The Hindu Kush alpine meadow has an expanse of some 10,900 square miles, situated in northeastern Afghanistan and northern Pakistan. Most of the lands lie within the Hindu Kush Mountain Range in the altitude bracket between 3000 to 4000 meters, and correspondingly most of the precipitation is in the form of snow. This ecoregion is classified within the Montane Grasslands and Shrublands biome.
This ecoregion manifests a low rate of vertebrate endemism; however there are ten special status mammals found here, ranging from the status of Endangered to Near Threatened. The Hindu Kush alpine meadow ecoregion consists of higher elevation terrain of moderate to severe slopes. Vegetation is often sparse or almost lacking, with resulting pastoral usage of low intensity grazing of goats and sheep in some areas. Soils are largely leptosols, but many areas are covered by large expanses of rock outcrop or rocky scree. In the limited areas of arable soils, wheat is sometimes farmed, although growing of opium poppies is the only cash crop. Most of the water available for plant and animal life is supplied by snowmelt. The Helmand River, Afghanistan's largest watercourse, represents the chief catchment within the ecoregion, with headwaters rising in the Hindu Kush Range, and eventual discharge to the endorheic Sistan Basin.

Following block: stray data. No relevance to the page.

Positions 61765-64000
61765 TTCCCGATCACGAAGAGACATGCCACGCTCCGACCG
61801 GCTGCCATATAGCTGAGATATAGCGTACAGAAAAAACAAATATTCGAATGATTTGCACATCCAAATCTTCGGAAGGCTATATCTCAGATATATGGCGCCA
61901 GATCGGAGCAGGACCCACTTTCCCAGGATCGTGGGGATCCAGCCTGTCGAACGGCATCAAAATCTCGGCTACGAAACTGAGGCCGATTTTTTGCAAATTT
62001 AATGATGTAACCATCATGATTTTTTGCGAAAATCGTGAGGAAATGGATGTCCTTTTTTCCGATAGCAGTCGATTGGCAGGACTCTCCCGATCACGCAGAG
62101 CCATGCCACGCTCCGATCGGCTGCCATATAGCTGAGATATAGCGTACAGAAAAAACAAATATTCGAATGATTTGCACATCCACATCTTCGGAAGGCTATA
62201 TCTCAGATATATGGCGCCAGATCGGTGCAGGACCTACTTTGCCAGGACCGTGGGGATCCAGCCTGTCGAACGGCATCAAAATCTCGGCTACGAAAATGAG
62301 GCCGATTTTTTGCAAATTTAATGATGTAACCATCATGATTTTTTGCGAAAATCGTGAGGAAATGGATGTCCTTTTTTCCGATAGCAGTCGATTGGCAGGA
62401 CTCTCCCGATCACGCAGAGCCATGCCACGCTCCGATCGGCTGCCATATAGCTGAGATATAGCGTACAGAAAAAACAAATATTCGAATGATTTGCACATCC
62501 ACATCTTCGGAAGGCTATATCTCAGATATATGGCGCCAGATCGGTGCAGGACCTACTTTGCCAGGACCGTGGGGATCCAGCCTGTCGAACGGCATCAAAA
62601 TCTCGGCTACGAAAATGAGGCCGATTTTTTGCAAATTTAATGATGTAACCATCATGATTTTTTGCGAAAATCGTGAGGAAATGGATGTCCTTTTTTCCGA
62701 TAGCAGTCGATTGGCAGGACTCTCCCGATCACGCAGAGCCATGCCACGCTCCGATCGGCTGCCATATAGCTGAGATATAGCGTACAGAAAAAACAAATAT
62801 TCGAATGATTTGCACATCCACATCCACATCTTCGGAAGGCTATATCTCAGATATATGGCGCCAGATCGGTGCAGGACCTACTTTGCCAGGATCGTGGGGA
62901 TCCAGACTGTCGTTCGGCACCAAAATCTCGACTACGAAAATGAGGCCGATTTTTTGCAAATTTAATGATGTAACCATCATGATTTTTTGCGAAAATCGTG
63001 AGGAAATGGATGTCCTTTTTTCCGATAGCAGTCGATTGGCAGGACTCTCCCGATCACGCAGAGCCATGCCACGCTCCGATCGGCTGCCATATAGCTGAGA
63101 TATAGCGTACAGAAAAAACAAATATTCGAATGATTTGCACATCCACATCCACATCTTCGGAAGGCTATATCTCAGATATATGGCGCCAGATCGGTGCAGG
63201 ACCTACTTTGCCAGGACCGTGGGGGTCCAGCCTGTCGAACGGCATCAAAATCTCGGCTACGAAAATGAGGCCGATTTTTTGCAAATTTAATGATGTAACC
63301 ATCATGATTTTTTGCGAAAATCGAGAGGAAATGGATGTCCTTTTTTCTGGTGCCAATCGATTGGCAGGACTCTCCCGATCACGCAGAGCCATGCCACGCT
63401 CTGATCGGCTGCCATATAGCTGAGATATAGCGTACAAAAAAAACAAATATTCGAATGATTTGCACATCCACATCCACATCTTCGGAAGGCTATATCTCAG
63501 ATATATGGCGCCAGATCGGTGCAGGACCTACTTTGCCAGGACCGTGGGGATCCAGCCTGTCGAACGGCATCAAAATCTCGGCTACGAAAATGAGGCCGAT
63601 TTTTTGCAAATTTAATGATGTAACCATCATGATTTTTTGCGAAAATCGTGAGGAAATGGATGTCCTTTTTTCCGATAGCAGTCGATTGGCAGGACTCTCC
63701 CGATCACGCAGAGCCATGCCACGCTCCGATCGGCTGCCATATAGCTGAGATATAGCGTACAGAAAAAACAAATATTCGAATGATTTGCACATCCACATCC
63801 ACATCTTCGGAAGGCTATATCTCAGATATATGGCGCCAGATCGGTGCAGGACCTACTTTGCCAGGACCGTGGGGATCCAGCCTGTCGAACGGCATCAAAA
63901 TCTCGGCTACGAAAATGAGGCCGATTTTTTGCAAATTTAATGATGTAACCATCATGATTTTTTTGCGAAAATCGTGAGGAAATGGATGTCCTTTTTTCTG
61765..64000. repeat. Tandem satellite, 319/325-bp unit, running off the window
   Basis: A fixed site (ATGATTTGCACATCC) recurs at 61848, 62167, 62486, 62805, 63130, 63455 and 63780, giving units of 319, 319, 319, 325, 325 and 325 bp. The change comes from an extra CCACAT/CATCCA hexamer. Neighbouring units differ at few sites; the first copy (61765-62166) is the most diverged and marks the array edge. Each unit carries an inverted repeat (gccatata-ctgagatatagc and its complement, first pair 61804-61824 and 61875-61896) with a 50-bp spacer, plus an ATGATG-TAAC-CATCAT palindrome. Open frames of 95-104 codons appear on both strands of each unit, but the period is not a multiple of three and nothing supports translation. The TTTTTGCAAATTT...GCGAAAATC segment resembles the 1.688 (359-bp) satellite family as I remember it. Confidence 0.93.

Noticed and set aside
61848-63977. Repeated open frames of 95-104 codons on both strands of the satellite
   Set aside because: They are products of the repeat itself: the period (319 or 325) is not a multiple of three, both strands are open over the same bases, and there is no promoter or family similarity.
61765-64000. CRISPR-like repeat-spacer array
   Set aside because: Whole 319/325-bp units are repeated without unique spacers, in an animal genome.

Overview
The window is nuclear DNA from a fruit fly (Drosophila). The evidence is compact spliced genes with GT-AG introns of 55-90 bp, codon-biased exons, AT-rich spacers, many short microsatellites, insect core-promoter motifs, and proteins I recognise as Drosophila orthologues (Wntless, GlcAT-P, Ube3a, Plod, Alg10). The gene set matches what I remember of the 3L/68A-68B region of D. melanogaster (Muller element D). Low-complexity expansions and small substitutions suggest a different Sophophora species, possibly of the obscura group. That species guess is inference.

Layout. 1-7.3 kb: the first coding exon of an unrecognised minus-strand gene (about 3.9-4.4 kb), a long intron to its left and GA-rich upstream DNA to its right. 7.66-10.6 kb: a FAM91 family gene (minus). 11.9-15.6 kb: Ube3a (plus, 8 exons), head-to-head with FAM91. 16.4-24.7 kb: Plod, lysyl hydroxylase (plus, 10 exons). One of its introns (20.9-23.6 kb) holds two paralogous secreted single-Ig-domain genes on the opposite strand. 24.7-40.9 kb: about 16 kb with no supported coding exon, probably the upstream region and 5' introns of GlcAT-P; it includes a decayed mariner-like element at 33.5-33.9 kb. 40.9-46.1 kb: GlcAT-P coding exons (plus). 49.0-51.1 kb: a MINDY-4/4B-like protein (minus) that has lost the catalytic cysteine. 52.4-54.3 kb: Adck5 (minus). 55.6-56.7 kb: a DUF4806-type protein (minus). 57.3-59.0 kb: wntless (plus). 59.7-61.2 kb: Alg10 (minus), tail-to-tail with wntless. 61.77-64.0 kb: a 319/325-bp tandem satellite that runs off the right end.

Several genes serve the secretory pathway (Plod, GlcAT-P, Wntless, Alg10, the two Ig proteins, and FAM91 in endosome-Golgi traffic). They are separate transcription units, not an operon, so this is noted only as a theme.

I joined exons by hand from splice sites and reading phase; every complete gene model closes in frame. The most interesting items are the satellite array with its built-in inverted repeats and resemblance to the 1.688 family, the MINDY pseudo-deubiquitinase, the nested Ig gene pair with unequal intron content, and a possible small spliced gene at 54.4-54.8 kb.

Special status mammals found in the Hindu Kush alpine meadow are: the Near Threatened argali (Ovis ammon), the Vulnerable Asiatic black bear (Ursus thibetanus), the Near Threatened European otter (Lutra lutra), the Near Threatened leopard (Panthera pardus), the Endangered markhor (Capra falconeri), the Near Threatened mountain weasel (Mustela altaica), the Near Threatened Schreiber's long-fingered bat (Miniopteris schreibersi), the Endangered snow leopard (Uncia uncia), the Near Threatened striped hyena (Hyaena hyaena) and the Endangered Moschus leucogaster. Special status birds in the Hindu Kush alpine meadow are represented by the Endangered Egyptian vulture (Neophron percnopteris).
Markhors aid in the dispersal of seeds of the wild grasses that compose their diet. Additionally, C. falconeri serves as an important food source for several large mountain mammals, including Himalayan lynx, snow leopards, wolves, and panthers. As a result, markhor populations are usually small and composed of strong and healthy individuals.